Inside the race to develop nutritious gluten-free products

by Charlotte Atchley
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Despite their oxymoronic existence, gluten-free foods persist. Sales in this segment grew 17.8% from 2013 to 2016 according to research done by Mintel, though that growth has slowed down from year to year. From 2015 to 2016, these products saw 17.9% growth, which is still worth noticing. Not only are numbers up, but the percentage of people choosing gluten-free also continues to go up. Consumption increased 32% in 2016 as compared with 24% in 2013, according to Mintel.

“The trend for gluten-free products is one we’ve seen grow over the past decade,” said Yanling Yin, senior manager, bakery application, Corbion. “What started out as an industry targeting those with celiac disease and other gluten intolerances has now grown to become a popular lifestyle choice for consumers who don’t necessarily have those types of dietary restrictions but perceive gluten-free foods to be healthier and more premium than traditional applications.”

In the quest to make products that mimic their conventional counterparts, formulators have come a long way. According to Mintel’s “Gluten-Free Foods, U.S.” report, 69% of survey respondents said gluten-free products are higher quality than they used to be. Sixty-eight per cent said they are satisfied with the variety of gluten-free foods available. Formulators see room for improvement, though.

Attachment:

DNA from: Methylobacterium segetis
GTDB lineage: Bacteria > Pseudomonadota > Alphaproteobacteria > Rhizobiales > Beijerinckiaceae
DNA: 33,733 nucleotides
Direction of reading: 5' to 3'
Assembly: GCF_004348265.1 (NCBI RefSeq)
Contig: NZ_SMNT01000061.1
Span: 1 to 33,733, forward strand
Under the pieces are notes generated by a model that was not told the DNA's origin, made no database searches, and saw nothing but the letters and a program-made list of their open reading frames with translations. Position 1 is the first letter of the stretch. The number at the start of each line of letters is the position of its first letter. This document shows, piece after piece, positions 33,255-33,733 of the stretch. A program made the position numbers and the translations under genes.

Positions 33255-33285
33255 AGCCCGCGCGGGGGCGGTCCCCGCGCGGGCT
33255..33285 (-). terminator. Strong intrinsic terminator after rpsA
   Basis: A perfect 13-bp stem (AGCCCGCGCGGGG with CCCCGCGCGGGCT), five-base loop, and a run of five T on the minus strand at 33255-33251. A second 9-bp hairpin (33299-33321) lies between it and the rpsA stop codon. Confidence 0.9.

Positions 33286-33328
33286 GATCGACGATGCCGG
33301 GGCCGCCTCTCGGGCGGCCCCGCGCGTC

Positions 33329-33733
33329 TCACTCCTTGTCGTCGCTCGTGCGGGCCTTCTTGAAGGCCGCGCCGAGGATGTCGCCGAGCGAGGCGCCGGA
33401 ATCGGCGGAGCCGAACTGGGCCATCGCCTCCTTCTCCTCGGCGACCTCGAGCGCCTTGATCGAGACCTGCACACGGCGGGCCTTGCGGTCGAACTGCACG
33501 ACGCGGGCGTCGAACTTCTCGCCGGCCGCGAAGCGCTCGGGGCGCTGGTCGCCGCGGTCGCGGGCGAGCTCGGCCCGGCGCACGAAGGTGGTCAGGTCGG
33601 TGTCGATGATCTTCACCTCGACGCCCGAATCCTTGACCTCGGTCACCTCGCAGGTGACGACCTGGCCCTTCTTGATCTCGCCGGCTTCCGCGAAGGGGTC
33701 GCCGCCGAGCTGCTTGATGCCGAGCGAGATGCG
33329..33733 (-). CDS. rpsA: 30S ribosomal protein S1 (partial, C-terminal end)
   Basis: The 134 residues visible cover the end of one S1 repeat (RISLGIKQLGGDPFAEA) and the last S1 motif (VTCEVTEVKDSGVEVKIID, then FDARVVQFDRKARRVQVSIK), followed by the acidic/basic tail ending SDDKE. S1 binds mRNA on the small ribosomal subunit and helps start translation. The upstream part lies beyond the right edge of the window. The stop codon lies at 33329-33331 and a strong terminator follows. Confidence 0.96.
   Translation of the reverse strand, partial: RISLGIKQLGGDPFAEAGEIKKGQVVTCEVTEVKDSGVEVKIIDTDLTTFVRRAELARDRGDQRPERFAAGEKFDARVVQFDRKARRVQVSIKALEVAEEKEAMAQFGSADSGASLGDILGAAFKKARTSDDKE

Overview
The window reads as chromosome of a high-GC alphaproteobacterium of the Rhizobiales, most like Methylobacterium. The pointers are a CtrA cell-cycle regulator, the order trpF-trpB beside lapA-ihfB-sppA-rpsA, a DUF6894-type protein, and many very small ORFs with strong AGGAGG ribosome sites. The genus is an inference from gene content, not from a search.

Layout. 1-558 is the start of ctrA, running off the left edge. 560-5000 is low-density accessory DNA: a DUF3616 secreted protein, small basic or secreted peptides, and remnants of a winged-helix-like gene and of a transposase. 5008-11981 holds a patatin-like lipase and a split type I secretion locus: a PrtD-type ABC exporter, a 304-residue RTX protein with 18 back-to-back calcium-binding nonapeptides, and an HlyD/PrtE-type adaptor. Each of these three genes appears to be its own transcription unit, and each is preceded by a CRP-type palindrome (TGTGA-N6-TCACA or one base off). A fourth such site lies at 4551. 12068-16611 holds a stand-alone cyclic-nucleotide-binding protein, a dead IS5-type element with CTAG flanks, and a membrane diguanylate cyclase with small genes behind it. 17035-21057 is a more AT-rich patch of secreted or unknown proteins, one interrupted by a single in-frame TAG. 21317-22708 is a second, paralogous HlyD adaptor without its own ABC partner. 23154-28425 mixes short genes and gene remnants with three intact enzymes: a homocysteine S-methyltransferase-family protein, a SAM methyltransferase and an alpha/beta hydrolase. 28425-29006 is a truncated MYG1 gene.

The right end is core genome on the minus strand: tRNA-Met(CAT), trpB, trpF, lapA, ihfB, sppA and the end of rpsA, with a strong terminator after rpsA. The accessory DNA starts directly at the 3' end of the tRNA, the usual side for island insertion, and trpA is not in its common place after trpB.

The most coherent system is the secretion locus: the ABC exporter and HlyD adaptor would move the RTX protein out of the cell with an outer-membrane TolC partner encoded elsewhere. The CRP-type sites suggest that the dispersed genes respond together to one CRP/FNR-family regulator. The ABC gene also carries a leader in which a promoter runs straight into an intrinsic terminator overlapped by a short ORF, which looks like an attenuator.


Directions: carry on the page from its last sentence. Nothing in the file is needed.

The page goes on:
Removing gluten from foods whose very strength comes from the structure of gluten network leaves little for bakers to work with. The challenges hit on every front: taste, texture and shelf life. The gluten-free alternatives bakers produced in the past have struggled to match the nutritional value of traditional baked goods.

“These challenges haven’t changed over the years, but the types of solutions available to address them have,” said Ricardo Rodriguez, marketing manager, confectionery and bakery, Ingredion.

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